What are the positive and negative things that you say to yourself as you crochet?
Be Ganacias said with a smile: “No ..I don’t like that” y “Bueno … That’s better”.
Lorie Hartman answered humorously: “1 corriente continua,2 corriente continua,3 corriente continua… wait that’s not right. -1 corriente continua, – 2 corriente continua, -3 dc..”
Pero Angela Glidewell truly made my smile most by saying: “I use a lot of the time to pray. I like to listen to music. I try to avoid negative thoughts.” We all know that I believe in the power of mindful crochet!
Which stage of the crochet process do you enjoy the most – planning the project, working on it or completing it?
@CrochetKitten said on Twitter: “Completing it if it turns out the way I like. Sino, then planning it.”
@twistnknot said: “I enjoying the planning and working stages. I love coming up with different designs and testing them with creation.”
What is the #1 way that Crochet Makes You Feel Creative?
On Twitter @BrookeRocker answered: “The multiple color combos and changing of a stitch or hook size. Plenty of ways to be creative w/it!!”
Sharon Knight dicho: “I have a hard time sticking to a pattern, most of the time I go off on my own way, going with my imagination. So far I’ve been pretty successful. My projects may not look like the patterns but they are my own creations. The only problem with that is I can’t always remember how I did something.”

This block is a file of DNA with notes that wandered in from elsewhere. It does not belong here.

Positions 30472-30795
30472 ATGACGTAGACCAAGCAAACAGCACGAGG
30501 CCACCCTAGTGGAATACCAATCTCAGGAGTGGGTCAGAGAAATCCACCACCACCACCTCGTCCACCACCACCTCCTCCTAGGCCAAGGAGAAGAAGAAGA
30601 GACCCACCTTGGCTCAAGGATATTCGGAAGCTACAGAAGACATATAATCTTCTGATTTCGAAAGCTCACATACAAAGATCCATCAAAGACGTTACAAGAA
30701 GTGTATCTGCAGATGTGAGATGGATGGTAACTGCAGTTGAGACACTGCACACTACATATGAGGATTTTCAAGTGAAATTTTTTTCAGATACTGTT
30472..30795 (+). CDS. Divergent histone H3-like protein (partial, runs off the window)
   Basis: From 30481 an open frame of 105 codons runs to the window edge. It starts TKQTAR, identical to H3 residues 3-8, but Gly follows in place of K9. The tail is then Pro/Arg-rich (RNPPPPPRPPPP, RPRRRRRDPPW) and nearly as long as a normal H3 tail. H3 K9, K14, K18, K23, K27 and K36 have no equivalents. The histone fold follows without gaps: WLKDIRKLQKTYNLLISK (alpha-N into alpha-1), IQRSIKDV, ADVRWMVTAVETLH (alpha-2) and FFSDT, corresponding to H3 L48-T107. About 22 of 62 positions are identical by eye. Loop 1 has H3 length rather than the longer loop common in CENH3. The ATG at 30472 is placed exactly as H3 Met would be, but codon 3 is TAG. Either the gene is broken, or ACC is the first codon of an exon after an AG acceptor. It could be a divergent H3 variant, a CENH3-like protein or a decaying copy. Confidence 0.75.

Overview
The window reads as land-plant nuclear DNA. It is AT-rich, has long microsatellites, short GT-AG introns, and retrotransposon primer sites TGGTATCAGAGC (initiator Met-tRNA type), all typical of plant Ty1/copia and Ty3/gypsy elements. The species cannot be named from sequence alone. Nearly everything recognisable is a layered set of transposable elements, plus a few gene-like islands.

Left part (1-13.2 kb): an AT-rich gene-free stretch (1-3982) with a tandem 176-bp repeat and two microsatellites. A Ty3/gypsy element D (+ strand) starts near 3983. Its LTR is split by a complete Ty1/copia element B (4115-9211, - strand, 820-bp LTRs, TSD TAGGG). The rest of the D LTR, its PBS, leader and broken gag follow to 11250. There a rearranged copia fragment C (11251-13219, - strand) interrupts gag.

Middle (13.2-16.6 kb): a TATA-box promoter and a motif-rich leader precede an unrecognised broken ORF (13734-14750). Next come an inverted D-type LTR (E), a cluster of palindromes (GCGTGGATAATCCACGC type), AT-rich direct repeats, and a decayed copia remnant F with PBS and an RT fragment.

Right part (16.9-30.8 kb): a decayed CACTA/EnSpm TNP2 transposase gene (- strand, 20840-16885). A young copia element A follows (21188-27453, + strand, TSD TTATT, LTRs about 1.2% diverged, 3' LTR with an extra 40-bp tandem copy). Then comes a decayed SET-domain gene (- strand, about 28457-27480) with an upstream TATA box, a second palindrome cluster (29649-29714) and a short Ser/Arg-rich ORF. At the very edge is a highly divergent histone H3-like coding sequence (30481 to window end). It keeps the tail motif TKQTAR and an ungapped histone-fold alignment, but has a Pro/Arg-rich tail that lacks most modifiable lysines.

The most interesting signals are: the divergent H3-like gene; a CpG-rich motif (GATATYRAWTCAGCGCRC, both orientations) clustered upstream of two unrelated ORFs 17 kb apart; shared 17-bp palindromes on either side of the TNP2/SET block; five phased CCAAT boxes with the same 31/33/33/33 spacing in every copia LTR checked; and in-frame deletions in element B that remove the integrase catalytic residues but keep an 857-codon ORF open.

Y Jacqui Cahn dicho: “I dream of texture and colour”. Hermoso!
What are your favorite libros de ganchillo?
On Twitter @GingerbreadBun said: “Me encanta The Happy Hooker. It was my first crochet book and I still go back to it.” And Crafting Fingers shared: “I love Jan Eaton’s Compendium of Crochet Techniques“.
On Pinterest Melanie Davies’ mum Dianne answered: “Favourite book has to be the Enciclopedia de la 300 Patrones Crochet, Stitches, Dibujos y Modelos by Doris M Smith. It’s invaluable because it shows the USA crochet stitches (I’m in the UK).”
More answers on Facebook.
What TV show or movie have you seen that has crochet in it?
@vickyfully said: “Amy Farrah Fowler’s granny afghan on her couch in “Big Bang Theory”.